Something New

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D. Appleton, 1915 - Blandings Castle (England : Imaginary place) - 346 pages
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Ashe was reading listlessly down the column when, from the mass of advertisements, one of an unusual sort detached itself. WANTED: Young Man of good appearance, who is poor and reckless, to undertake a delicate and dangerous enterprise. Good pay for the right man. Apply between the hours of ten and twelve at offices of Mainprice, Mainprice & Boole, 3 Denvers Street, Strand. Ashe, an adventurer at heart, was also uncommonly lazy. As it was, however, he could make an immediate start. It was with fine fervor animating him that he entered the gloomy offices of Mainprice, Mainprice & Boole. His brain was afire and he felt ready for anything.
 

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Ashe Marson and Joan Valentine live in the same building and both make their living writing sensational fiction; they seem destined for each other, but when the absent-minded Lord Emsworth inadvertently pockets a precious scarab from the collection of J. Preston Peters, American millionaire and father of Aline Peters, who is engaged to Emsworth's son Freddie, Ashe and Joan find themselves pitted against each other, as both go under cover as domestics for a house party at Blandings Castle when Peters offers a handsome reward to anyone who can recover the scarab. 

Contents

I
1
II
23
III
39
IV
100
V
118
VI
192
VII
214
VIII
232
IX
258
X
290
XI
295
XII
346
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Page 250 - It is further agreed and made a part of this contract that at the option of the party of the first part or the party of the second part...
Page 132 - ... are on view on Tuesdays and Fridays. The church is Norman, and the intelligence of the majority of the natives palaeozoic. To alight at Market Blandings Station in the dusk of a rather chilly Spring day, when the south-west wind has shifted to due east, and the thrifty inhabitants have not yet lit their windows, is to be smitten with the feeling that one is at the edge of the world with no friends near. Ashe, as he stood beside Mr. Peters' luggage and raked the unsympathetic darkness with a dreary...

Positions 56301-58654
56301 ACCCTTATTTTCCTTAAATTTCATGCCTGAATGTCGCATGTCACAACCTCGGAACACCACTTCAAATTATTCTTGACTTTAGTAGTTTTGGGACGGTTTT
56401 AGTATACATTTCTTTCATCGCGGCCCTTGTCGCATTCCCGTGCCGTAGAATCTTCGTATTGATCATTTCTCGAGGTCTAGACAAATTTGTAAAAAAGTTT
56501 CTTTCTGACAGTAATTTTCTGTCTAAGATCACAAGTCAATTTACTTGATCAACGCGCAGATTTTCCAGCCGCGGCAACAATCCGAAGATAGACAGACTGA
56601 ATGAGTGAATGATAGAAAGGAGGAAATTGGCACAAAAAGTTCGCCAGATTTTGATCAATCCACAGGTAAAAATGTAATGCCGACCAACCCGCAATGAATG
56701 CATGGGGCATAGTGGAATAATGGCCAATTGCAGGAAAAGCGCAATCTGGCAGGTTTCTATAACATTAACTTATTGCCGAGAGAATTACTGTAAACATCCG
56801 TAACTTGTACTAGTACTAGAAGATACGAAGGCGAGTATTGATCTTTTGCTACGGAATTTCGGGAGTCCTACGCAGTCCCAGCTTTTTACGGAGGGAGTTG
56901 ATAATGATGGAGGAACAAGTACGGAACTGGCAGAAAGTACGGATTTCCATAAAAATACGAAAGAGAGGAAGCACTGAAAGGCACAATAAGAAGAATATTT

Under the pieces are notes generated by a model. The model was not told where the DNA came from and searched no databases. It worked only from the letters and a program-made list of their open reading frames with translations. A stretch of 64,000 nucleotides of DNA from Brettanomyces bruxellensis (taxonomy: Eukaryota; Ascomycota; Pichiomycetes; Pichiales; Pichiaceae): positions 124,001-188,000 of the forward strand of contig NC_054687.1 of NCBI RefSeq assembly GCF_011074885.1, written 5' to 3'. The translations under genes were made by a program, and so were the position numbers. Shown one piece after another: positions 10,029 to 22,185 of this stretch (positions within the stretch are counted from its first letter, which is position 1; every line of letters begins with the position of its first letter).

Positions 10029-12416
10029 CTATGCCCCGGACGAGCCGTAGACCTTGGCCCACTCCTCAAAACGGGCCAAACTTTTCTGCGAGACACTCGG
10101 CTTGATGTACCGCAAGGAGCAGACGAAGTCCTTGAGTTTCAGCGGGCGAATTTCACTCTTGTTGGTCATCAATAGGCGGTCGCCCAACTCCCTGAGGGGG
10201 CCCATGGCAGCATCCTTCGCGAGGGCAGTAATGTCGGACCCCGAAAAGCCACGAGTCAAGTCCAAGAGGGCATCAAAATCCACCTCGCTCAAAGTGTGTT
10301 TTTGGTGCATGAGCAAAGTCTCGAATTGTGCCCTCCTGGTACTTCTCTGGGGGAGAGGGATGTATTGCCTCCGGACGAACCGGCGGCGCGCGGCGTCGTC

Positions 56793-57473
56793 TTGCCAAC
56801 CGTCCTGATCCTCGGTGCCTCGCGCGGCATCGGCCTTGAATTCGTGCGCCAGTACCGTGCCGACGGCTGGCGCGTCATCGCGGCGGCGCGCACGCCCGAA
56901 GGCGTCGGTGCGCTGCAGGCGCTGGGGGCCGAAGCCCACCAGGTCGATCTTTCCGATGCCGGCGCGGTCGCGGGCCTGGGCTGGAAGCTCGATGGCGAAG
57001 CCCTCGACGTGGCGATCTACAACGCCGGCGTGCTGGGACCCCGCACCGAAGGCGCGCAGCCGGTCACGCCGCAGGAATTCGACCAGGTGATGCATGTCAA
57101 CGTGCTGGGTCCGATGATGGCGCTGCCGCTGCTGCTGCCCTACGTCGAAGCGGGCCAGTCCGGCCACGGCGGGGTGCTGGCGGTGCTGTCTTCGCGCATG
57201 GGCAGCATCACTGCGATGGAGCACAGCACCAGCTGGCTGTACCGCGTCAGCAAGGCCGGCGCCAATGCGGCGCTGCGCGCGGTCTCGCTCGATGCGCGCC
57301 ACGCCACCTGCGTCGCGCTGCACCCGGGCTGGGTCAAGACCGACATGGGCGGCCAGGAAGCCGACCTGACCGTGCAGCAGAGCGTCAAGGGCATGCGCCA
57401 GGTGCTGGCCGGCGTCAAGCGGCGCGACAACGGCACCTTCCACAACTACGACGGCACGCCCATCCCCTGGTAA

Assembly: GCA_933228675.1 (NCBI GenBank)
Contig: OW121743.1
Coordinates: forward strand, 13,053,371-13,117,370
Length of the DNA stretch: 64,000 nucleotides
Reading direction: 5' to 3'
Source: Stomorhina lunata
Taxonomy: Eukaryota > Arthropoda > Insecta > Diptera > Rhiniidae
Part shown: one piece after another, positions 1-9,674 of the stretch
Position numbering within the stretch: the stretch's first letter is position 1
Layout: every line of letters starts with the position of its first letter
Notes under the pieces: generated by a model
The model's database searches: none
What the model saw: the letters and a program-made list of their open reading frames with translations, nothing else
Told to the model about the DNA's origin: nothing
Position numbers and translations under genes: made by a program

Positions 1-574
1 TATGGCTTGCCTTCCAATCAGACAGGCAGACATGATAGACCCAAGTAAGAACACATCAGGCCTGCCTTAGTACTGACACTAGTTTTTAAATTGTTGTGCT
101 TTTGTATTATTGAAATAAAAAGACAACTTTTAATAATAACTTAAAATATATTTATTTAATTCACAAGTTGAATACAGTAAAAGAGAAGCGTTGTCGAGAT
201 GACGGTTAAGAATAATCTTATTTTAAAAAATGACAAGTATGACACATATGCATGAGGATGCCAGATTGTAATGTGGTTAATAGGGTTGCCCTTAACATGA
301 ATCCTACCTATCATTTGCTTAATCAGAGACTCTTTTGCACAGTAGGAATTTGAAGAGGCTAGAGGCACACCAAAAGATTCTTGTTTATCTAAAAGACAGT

Page 135 - Betwixt the stirrup and the ground Mercy I asked, mercy I found.
Page 249 - He knew that he was still alive. More he could not say. The mists of sleep which still shrouded his brain and the shaking-up he had had from his encounter with the table, a corner of which he had rammed with the top of his head, combined to produce a dream-like state. And so the Efficient Baxter crawled on, and as he crawled his hand, advancing cautiously, fell on...

About the author (1915)

P. G. Wodehouse was born in Guildford, United Kingdom on October 15, 1881. After completing school, he spent two years as a banker at the Hong Kong and Shanghai Bank in London and then took a job as a sports reporter and columnist for the Globe newspaper. His first novel, The Pothunters, was published in 1902. He wrote over 100 novels and short story collections during his lifetime including A Perfect Uncle, Love Among the Chickens, The Swoop, P. Smith in the City, Meet Mr. Milliner, Doctor Sally, Quick Service, The Old Reliable, Uneasy Money, A Damsel in Distress, Jill the Reckless, The Adventures of Sally, A Pelican at Blandings, The Girl in Blue, and Aunts Aren't Gentlemen. His most famous characters, Bertie Wooster and his manservant, Jeeves, appeared in books such as Much Obliged, Jeeves. He also wrote lyrics for musical comedies and worked as screenwriter in Hollywood in the 1930s. In 1939, he bought a villa in Le Touquet on the coast of France. He remained there when World War II started in 1939. The following year, the Germans appropriated the villa, confiscated property, and arrested him. He was detained in various German camps for almost one year before being released in 1941. He went to Berlin and spoke of his experience in five radio talks to be broadcast to America and England. The talks themselves were completely innocuous, but he was charged with treason in England. He was cleared, but settled permanently in the United States. He became a citizen in 1955. He was made a Knight Commander of the Order of the British Empire in 1975. He died from a heart attack after a long illness on February 14, 1975 at the age of 93.

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